Peter, you said you arrived at a time when make-up was all about stripping away to something pure and full of real emotions, while Cindy’s work is very much about layering and creating masks that express these sort of cracked and faulted characters.
PP: I see Cindy’s use of make-up as a confrontation. In the ‘real world’, the things she explores are exactly those things that most people try to cover up – and that is the strength of it, from my point of view.
CS: I don’t know if you wear make-up yourself, but as a woman I do, for example, when I go out at night. So I have this whole other relationship with make-up that is completely different to how I use it professionally. Sometimes I want to put make-up on to make a character look like they are different from me, but as if they are not wearing make-up. And then there’s something like the clowns: that was really hard, because on one level I was learning about clown make-up, but then I was also trying to look like a different person underneath that clown make-up. It was a real challenge.
PP: I love clowns, they’re so intriguing. They’re very scary, but at the same time they are like a magnet that draws you in. I love clown make-up too, because it is almost like Lucille Ball or Joan Crawford; if you look at those particular types of stars, it’s all about the big red mouth, the pale skin, the red hair.

‘In the “real world”, the things Cindy explores and creates are exactly those things that most people try to cover up – and that is the strength of it.’

Do you see those bold colours still used much these days?
PP: There is a lady who always sits alone in the Café de Flore in Paris who only ever wears full purple. She’s a real character, and when she was young she probably looked like Brigitte Bardot. But the first thing you think is, ‘Oh my God, that poor sad woman.’ And then you think, ‘Actually, wow, she is pretty incredible.’ She has full make-up – always lavender and purple shades – and I can totally imagine her apartment, like a boudoir full of feathers and things. I don’t know if she is sad or happy, but as long as she feels good and if she thinks she needs that, I think she can do whatever she wants. At least she is playing, maybe hiding something, maybe covering something up, maybe nostalgic for something, maybe she used to be very beautiful.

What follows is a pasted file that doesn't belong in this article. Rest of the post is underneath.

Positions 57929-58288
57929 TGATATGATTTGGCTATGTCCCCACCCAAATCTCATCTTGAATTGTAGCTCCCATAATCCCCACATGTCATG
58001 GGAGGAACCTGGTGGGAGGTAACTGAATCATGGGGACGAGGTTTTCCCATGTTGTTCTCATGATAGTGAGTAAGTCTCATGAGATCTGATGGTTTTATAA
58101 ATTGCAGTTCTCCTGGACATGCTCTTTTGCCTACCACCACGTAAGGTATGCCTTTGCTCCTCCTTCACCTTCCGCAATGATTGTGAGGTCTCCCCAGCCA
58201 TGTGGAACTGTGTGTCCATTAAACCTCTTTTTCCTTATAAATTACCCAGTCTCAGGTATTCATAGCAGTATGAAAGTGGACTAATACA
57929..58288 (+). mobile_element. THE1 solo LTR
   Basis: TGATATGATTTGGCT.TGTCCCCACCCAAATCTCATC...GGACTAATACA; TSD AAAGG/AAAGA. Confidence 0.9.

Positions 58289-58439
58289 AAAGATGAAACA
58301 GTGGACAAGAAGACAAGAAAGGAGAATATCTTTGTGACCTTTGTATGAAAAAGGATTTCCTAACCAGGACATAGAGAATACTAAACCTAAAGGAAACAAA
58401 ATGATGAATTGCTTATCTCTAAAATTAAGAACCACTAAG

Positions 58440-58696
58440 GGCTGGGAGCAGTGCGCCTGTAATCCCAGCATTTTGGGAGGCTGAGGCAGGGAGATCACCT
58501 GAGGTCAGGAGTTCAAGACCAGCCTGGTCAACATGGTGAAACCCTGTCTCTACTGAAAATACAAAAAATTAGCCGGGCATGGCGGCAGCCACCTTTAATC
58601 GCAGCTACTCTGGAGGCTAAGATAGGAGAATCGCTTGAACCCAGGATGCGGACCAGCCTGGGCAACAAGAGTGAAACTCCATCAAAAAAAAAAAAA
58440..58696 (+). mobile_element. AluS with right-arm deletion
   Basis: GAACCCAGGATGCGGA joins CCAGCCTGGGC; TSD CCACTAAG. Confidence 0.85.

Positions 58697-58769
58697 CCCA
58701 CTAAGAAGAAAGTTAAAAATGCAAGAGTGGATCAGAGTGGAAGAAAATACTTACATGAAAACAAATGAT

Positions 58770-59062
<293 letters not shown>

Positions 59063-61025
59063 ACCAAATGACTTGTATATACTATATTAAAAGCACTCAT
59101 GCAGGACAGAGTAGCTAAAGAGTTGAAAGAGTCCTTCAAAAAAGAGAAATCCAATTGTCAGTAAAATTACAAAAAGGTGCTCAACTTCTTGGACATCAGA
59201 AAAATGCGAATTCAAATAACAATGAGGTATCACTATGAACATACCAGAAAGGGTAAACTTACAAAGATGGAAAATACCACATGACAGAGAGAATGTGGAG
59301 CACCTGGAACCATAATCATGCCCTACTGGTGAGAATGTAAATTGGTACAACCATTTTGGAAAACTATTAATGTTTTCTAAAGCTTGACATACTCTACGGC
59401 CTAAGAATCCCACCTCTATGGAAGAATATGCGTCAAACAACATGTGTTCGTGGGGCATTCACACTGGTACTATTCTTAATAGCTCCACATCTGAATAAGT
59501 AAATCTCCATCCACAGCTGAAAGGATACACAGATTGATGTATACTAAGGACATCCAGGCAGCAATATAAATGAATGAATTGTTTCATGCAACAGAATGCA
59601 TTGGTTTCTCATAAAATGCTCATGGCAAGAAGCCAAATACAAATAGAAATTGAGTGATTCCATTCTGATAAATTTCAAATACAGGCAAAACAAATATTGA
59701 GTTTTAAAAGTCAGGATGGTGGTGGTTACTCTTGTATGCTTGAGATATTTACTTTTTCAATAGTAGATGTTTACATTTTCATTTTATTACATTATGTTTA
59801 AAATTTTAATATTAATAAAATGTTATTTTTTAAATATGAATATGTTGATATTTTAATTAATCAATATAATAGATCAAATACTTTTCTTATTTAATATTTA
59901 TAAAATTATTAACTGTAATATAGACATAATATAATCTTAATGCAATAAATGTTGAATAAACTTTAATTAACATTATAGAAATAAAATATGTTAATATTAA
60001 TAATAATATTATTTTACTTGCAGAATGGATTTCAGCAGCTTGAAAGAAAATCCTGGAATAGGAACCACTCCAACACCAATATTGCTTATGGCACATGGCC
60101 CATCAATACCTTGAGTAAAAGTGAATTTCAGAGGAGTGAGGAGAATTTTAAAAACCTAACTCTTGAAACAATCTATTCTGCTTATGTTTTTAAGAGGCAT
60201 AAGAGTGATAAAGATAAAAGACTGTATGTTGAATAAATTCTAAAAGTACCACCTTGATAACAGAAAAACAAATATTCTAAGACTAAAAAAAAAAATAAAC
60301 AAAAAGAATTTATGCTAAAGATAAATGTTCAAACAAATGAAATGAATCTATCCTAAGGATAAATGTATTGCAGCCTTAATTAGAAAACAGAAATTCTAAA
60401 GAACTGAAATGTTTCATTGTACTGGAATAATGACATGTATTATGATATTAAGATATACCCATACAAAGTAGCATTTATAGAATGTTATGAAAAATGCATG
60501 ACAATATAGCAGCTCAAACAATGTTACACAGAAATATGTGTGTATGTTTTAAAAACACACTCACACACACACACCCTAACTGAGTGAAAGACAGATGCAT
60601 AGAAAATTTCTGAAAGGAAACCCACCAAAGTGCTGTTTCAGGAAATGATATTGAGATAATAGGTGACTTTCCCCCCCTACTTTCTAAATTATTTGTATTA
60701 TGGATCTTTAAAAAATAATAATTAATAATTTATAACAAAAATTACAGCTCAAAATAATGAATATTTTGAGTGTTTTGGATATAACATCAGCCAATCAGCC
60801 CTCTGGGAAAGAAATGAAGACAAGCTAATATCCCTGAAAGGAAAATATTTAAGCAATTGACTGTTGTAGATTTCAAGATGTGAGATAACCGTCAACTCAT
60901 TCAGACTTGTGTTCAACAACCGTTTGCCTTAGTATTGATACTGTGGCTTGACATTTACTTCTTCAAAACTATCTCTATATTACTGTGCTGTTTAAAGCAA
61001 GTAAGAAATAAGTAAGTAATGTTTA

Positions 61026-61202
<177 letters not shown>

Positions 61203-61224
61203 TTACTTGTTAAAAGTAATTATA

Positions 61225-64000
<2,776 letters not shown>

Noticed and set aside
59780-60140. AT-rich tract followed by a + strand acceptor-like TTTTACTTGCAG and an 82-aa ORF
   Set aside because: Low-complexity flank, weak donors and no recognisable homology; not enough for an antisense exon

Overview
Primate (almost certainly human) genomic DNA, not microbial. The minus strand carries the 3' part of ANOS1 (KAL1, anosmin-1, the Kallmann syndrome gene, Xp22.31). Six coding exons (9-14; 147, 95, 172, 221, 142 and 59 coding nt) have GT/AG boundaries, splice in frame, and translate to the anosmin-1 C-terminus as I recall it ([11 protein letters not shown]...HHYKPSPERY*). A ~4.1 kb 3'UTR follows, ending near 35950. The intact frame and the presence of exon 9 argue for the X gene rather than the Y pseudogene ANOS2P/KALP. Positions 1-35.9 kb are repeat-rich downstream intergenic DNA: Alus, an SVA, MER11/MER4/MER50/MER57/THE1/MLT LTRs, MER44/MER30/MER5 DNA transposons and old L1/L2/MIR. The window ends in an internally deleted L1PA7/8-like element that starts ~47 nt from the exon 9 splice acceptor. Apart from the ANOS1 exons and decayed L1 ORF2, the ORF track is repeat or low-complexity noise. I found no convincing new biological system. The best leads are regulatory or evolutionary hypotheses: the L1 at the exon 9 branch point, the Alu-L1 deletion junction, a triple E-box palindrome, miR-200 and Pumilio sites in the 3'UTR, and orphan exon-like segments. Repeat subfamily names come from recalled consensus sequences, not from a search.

CS: Maybe she put her make-up on like that 40 years ago, and it’s just never changed.
PP: Make-up is a very interesting and intriguing concept when you consider its range of uses can go from becoming a scary clown through to classic mise-en-beauté, as you say in France, which really means to make yourself pretty, to put forward your best face. It is a very complex issue in our society. But then you have other societies where make-up is tribal or for battles, or religious make-up… painting yourself and painting faces is a big, big universe.

One thing I wanted to discuss is your relationship with the past. Cindy, your work refers to vast canons of cinematic references in the Untitled Film Stills and to modern and old masters, while Peter you work with Dior, a brand with a huge heritage. How do you both play with or subvert these past codes and genres to create something new?
PP: It’s obviously interesting to work with a house with a DNA and with a heritage. I don’t want to just cling onto the past but it is interesting; I am discovering that Christian Dior himself loved to disguise himself and dress up. He loved to organise costume balls: there is this one costume where he had a big lion cape, and I think the headpiece was made for him by Pierre Cardin. There is a big tradition in Paris haute couture called the Catherinette: a yearly celebration for the 25-year-old girls who work in haute couture and who are still single.
CS: But that’s different from the debutante ball?